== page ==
What can’t be altered is the game’s English script, which has seen some major changes from a fan translation released a few years back. Though this new script retains the same meaning as the old one, the details have often changed. The game has always had a few cultural references (a character name Cthulu, for instance), but now there are even more of that brand of semi-humor. My guess is that the version you’ve read first will be the one you prefer, as whatever words you associate with your first time through Cave Story will be the words you’ll be most attached to. Either way, both translations are great, so to have one available for free on PC and one available in the WiiWare version can only work to increase the amount of ways in which the game can be enjoyed.
Then there are the bonus modes created specifically for the WiiWare build of the game. There are now three difficulty levels — easy, normal, and hard — each with their own version of the game’s main character. On easy, enemies seem to die more easily and the player takes less damage, and on hard, you get no health power-ups or missiles, making the game feel like a limited power-up run on Metroid: Zero Mission. I’d recommend Normal for most players, as it has plenty of challenge, but not so much that things feel intolerable. Either way, you’ll see the same story, so you won’t lose or gain much in terms of what you see and do.
In fact, none of the game’s new modes greatly alter the core game. Curly Brace mode allows you to play as an NPC who plays an important part in the regular game. Playing as Curly changes almost nothing, though. You’ll see some new dialogue, and of course, she looks different from the regular protagonist, but beyond that, it’s all the same. There is also Boss Rush mode and Sanctuary Time Attack mode. The first pits you against all the game’s bosses in succession, and the latter forces you to play through the game’s toughest dungeon while being timed. Both modes are cool, but it bugs me that they are accessible from the start. It would be extremely easy for someone who hasn’t already played through Cave Story to jump into these modes before they’ve beaten the game, and in doing so, spoil themselves from some of the cooler bosses and levels as they appear in the “real” game.
That design flaw is one of my only complaints about Cave Story. The only other thing that I might change about this port relates to the new graphics. They may be much nicer than the old sprites, but at a higher resolution, the limited animations used for most of the game’s characters look slightly less fluid than before. It’s a always been a problem with animating detailed sprites: the less pixelated they become, the more frames of animation you need in order to make them move smoothly. It’s a bummer that along with the new, higher-res sprites, Nicalis couldn’t have added a few new frames of animation as well. Still, it’s an extremely small complaint, one that I’m guessing 99% of the population couldn’t give a rat’s ass about.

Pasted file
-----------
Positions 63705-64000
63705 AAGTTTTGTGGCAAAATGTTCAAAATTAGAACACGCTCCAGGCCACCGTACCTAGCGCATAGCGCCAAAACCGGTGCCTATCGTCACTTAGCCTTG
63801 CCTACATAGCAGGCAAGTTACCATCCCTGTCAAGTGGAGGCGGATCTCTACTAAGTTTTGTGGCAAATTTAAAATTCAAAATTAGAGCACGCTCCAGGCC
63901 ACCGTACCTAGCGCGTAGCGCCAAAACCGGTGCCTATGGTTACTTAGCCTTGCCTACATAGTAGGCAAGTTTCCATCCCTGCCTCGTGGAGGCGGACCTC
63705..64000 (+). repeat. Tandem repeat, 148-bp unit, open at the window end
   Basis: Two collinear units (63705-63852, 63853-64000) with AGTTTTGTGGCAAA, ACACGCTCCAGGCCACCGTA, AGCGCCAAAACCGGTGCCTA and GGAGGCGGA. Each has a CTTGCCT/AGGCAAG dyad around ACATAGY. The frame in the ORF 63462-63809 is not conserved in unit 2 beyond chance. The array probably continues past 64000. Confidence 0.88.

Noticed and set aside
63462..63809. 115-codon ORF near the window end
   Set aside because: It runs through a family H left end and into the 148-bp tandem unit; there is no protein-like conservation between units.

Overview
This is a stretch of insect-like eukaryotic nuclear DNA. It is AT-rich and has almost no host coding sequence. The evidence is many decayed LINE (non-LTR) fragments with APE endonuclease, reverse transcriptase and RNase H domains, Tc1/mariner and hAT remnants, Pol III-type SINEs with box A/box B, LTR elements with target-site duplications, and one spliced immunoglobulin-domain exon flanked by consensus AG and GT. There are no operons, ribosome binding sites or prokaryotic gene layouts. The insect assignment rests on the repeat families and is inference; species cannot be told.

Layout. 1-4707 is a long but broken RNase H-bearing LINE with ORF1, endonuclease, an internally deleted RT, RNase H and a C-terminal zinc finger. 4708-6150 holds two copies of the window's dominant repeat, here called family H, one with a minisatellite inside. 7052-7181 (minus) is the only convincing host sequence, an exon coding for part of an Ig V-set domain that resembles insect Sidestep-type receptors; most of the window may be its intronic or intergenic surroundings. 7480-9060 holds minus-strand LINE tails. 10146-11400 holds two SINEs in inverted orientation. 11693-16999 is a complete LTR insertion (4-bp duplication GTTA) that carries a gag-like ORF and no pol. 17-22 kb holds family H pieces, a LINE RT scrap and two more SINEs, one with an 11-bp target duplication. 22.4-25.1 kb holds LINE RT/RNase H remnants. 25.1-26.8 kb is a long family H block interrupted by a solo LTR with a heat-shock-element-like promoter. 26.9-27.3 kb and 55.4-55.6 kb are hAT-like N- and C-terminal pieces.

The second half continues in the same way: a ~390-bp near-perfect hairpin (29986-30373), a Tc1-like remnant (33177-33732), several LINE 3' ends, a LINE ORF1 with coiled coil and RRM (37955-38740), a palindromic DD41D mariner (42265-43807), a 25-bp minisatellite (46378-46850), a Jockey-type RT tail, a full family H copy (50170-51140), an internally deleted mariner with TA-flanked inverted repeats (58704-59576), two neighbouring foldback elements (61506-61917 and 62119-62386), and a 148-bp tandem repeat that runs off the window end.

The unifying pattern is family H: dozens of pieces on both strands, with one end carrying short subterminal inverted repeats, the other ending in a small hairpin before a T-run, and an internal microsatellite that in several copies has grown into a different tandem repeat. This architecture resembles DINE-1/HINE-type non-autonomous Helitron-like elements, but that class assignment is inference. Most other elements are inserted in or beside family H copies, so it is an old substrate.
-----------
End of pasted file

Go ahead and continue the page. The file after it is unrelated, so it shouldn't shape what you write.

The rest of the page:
All in all, Cave Story is an incredible game that I’m sure I will be playing again and again for the rest of my life. It succeeds at telling a great story, providing fantastic run-and-gun gameplay, and a huge world to explore, and it does so with a style and technique all its own. For a new 2D action/exploration game to come along now, more than twenty years after the genre’s creation, and still be this fresh, is an achievement in and of itself. As someone who had the PC version of the game for years, but never finished it, due in part to a preference towards the console experience, Cave Story on WiiWare is a godsend. The new modes, graphics, and sound, plus the ability to play with a NES-style controller on an HDTV, makes the experience feel totally deluxe. If the original Cave Story was a like VHS rough-cut bootleg, this WiiWare port is the special edition DVD — an indispensable purchase for any fans of the genre.
As a free piece of software, the original Cave Story gets a perfect ten. This not-free, enhanced port gets a…
Score: 9.5 – Superb (9s are a hallmark of excellence. There may be flaws, but they are negligible and won’t cause massive damage to what is a supreme title.)